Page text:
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I would like to write some code to monitor events for domains running under QEMU, managed by libvirt. However, trying to register an event handler yields the following error:

>>> import libvirt
>>> conn = libvirt.openReadOnly('qemu:///system')
>>> conn.domainEventRegister(callback, None)
libvir: Remote error : this function is not supported by the connection driver: no event support

("callback" in this case is a stub function that simply prints its arguments.)

The examples I've been able to find regarding libvirt's event handling don't seem to be specific as to which backend hypervisors support which features. Is this expected to work for QEMU backends?

I'm running a Fedora 16 system, which includes libvirt 0.9.6 and qemu-kvm 0.15.1.

For folks finding themselves here via <searchengine>:

UPDATE 2013-10-04

Many months and a few Fedora releases later, the code in the libvirt git repository runs correctly on Fedora 19.

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migrated from Jan 7 '12 at 6:19

This question came from our site for system and network administrators.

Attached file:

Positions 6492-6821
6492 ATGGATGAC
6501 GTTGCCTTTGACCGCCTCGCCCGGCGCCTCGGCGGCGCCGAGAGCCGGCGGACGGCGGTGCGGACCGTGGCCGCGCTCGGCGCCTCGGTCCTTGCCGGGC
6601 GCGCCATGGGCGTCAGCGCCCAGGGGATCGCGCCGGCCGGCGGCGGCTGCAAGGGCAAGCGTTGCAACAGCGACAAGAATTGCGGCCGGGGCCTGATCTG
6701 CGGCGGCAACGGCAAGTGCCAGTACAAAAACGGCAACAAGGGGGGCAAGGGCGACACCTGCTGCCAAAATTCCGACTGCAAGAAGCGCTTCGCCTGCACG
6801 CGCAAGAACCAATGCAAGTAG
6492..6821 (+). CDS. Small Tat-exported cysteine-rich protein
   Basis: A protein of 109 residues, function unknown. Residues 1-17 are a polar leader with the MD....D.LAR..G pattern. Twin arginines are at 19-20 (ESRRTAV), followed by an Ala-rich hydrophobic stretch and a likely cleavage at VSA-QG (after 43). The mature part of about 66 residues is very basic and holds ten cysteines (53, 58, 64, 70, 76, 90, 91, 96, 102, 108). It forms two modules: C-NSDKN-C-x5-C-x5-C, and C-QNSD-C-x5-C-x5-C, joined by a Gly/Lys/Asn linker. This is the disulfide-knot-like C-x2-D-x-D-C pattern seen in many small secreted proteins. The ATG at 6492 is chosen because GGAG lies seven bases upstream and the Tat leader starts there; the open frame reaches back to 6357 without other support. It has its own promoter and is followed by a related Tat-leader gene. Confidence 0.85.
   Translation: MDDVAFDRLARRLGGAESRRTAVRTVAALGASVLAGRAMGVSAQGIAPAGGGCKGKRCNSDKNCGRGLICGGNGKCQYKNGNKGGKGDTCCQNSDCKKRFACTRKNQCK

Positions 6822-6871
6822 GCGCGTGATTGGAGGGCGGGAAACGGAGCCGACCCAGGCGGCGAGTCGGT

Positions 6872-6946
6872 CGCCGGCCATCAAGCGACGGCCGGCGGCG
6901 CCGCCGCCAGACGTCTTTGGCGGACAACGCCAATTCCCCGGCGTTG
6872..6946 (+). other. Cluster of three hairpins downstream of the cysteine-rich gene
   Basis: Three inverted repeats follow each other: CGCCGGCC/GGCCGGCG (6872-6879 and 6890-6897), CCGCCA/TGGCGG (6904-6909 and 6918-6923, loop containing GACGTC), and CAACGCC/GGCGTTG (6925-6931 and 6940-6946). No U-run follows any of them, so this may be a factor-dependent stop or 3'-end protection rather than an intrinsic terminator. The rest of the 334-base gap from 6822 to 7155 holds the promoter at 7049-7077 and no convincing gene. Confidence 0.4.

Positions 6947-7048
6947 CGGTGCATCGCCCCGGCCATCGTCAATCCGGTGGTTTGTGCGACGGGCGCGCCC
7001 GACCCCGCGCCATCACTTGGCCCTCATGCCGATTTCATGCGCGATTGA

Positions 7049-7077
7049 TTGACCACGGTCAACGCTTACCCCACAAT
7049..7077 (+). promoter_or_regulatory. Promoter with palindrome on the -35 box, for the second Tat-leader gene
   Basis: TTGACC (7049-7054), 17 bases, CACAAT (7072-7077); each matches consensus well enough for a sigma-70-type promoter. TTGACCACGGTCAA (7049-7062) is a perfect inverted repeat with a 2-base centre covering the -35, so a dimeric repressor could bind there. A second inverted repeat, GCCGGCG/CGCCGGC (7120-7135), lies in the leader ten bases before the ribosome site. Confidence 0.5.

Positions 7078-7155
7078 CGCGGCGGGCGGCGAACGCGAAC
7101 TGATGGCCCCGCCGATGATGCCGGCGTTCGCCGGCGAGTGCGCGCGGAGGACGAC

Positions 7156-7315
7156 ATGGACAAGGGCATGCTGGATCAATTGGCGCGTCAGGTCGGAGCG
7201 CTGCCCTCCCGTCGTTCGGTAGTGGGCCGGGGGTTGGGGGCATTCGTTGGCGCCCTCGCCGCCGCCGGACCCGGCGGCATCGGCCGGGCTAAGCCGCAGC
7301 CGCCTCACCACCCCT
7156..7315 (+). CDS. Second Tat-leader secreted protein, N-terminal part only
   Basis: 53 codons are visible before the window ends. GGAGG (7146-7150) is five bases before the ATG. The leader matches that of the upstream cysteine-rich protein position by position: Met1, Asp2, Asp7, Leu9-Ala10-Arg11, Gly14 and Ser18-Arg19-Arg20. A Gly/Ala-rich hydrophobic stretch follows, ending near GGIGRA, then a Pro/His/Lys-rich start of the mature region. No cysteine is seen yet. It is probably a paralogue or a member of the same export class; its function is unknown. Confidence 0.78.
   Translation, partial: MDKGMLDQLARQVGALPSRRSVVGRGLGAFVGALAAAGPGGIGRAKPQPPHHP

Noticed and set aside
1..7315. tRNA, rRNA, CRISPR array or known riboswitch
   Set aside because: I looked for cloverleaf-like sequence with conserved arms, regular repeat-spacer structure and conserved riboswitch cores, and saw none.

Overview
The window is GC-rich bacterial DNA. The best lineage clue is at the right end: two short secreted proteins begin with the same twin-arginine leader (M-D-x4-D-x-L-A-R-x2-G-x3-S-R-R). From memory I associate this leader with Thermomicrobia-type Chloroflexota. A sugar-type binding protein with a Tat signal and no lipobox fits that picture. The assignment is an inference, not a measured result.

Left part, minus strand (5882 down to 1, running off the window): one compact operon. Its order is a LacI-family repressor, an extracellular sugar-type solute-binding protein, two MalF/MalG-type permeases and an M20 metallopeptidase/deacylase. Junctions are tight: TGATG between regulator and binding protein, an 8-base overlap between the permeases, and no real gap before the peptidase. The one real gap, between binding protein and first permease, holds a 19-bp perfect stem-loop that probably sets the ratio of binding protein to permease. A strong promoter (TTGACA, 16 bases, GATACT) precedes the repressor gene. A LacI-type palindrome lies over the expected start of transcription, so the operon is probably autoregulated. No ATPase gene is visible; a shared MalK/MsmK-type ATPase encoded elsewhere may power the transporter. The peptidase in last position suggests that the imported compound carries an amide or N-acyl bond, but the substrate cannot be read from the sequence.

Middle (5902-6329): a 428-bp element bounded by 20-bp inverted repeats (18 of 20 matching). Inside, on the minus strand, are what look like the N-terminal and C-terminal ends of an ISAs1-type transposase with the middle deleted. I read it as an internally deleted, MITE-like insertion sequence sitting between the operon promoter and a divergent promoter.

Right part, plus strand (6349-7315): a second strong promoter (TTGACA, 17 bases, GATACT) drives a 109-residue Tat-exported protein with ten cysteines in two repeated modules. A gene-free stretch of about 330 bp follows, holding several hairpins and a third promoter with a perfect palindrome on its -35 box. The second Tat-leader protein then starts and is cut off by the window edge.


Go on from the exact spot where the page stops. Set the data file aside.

up vote 8 down vote accepted

Make sure you have registered in the libvirt event loop (or set up your own) before registering for events.

There is a nice example of event handling shipped with the libvirt source (file is called I'm attaching an example based on that code;

import libvirt
import time
import threading

def callback(conn, dom, event, detail, opaque):
    print "EVENT: Domain %s(%s) %s %s" % (,

eventLoopThread = None

def virEventLoopNativeRun():
    while True:

def virEventLoopNativeStart():
    global eventLoopThread
    eventLoopThread = threading.Thread(target=virEventLoopNativeRun,

if __name__ == '__main__':


    conn = libvirt.openReadOnly('qemu:///system')

    conn.domainEventRegister(callback, None)
    conn.setKeepAlive(5, 3)

    while conn.isAlive() == 1:

Good luck!


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Wow, I had given up hope on this one :). Thanks for your answer...I'll trying things out this week sometime and see how it works out. – larsks Jan 24 '12 at 17:31
It took me a while to get around to this. What I've discovered is that libvirt 0.8.2 (RHEL5) does not have virEventRegisterDefaultImpl, and libvirt 0.9.6 (Fedora 16) does not have setKeepAlive. – larsks Mar 7 '12 at 19:35
Hrm, I'm running libvirt 0.9.9 for the above example. Check your <libvirt>/examples/domain-events dir for sample code. – Setomidor Mar 8 '12 at 7:11

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